UK Online Safety Bill faces the chop amid prime minister vacuum

Legislation would have forced platforms to monitor for fake or abusive users.

Ben Wodecki

July 14, 2022

3 Min Read

Legislation would have forced platforms to monitor for fake or abusive users.

Progress on the U.K.’s Online Safety Bill – which aims to regulate how online platforms protect users and their data − has been delayed as the country lacks a government to pass the legislation.

Prime minister Boris Johnson was effectively forced to resign after around 60 cabinet members – including the Chancellor of the Exchequer and the Health Secretary quit in protest over his leadership.

Johnson’s government fell apart after a string of scandals that included breaking lockdown rules, appointing a minister whom he knowingly was aware was the subject of sexual abuse claims and accepting funds from a party donor to refurbish his Downing Street flat.

A new leader of the ruling Conservative Party will not be elected until early September – leaving a vacuum in government as ministers wrangle over allegiances.

One government source told The Guardian that the bill has been pushed back to the fall – and could be killed off by the new prime minister.

Several ministers vying for Johnson’s position have publicly stated displeasure with the bill. Former leveling-up minister Kemi Badenoch, who came fourth in the first round of the party’s leadership election, tweeted that the bill was “in no fit state to become law.”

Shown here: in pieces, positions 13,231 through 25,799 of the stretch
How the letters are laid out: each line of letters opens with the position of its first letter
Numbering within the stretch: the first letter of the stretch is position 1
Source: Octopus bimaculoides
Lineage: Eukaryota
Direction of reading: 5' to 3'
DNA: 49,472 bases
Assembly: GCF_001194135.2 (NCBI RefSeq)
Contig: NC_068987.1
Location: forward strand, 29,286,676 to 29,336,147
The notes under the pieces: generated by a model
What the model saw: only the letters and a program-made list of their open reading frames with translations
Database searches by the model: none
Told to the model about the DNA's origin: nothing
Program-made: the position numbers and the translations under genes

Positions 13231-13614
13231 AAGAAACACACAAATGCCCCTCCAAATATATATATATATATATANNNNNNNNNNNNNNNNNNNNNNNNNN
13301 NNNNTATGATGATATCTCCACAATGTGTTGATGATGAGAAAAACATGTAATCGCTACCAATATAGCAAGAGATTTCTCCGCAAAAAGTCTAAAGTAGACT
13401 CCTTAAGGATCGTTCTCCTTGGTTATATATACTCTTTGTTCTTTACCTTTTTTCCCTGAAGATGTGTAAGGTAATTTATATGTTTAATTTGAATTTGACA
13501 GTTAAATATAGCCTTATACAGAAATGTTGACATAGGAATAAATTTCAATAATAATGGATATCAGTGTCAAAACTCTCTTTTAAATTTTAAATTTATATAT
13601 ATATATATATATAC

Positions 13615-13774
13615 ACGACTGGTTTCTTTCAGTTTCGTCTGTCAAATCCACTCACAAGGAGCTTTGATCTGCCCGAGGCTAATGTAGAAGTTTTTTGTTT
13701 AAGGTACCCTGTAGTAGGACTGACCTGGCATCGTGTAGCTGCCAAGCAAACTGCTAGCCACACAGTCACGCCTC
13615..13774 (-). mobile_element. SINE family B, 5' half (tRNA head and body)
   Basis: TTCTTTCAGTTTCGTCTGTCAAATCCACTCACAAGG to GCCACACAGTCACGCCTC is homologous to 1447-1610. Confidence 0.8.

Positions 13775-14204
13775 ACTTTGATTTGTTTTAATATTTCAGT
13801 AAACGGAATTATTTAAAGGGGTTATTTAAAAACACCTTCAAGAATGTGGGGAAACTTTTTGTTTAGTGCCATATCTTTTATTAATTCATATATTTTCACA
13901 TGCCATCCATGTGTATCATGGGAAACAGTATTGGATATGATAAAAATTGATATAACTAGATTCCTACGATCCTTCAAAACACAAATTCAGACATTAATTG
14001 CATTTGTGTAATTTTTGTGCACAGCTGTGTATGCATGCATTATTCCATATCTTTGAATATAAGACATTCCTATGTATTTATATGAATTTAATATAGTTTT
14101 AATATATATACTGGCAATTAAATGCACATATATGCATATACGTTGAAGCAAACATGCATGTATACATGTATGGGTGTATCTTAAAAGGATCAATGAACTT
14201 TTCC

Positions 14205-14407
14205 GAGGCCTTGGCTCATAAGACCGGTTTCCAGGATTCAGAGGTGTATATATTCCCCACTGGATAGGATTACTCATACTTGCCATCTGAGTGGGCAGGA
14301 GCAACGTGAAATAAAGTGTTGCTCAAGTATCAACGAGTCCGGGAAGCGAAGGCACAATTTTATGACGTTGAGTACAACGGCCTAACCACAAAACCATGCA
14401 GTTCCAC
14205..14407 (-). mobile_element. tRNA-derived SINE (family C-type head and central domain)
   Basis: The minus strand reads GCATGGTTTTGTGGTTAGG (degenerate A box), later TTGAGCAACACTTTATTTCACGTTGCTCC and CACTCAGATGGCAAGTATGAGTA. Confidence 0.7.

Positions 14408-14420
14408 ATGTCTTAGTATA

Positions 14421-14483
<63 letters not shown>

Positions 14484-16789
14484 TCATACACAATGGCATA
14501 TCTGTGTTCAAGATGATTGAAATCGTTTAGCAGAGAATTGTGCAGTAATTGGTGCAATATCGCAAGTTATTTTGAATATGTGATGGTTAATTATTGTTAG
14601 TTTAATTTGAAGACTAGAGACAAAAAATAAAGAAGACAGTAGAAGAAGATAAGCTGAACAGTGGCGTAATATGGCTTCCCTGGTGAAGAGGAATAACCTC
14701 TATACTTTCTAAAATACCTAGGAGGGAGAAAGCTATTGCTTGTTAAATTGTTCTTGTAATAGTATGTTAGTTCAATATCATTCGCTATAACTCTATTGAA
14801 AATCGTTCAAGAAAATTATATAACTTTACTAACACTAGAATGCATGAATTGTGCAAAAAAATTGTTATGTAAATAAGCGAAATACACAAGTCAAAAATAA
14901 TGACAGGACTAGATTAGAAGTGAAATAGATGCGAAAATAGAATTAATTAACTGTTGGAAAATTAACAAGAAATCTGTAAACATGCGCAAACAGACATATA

The reasoning for the bill’s delay is that opposition Labor politicians tabled a motion of no confidence in the outgoing Johnson, who has sought to cling to power as a ‘caretaker’ prime minister – forcing other legislative duties to be shunted down the road.

Shadow culture minister Alex Davies-Jones suggested work on the bill “might all now be for nothing” and that the government was “prioritizing their own ideals over people’s safety online.”

What is the Online Safety Bill?

The legislation, which was spearheaded by Culture Secretary and Johnson loyalist Nadine Dorres, is wide-reaching – covering everything from spreading illegal content online to protecting social media users from online trolls.

It aims to hold big tech companies accountable for content posted onto platforms – imposing a ‘duty of care’ on user-generated platforms with breaches resulting in hefty fines from media regulator Ofcom. That would impact social media sites such as TikTok and Facebook as well as search engines such as Google.

Platforms that fail to comply face fines of up to $21 million or 10% of their global annual turnover, whichever is higher. Possible sanctions for impeding an Ofcom investigation include jail time.

An early sticking point in the bill related to algorithms being used to spot abusive content. Issues were raised that simply flagging content doesn’t result in effective action. To affirm this, the U.K. government added provisions requiring user verification on social media. Under the proposed law, social media users would be given the choice of only viewing content from users who have verified their accounts.

First published last year, the bill is at a crucial legislative stage, requiring it to be signed off by members of Parliament before being given to the House of Lords to debate.

The House of Lords does not have the legislative power to reject a bill – it only has the power to delay. Once ratified by the Lords, the bill would receive the royal asset, where the monarchy formally agrees to make it an act of law. Once assent is completed in a regal announcement in both houses, the bill becomes law.

Notably, the government changed the enforcement period from 22 months to just two – meaning platforms have very little time post-royal assent to ensure full compliance.

About the Authors

Ben Wodecki

Assistant Editor

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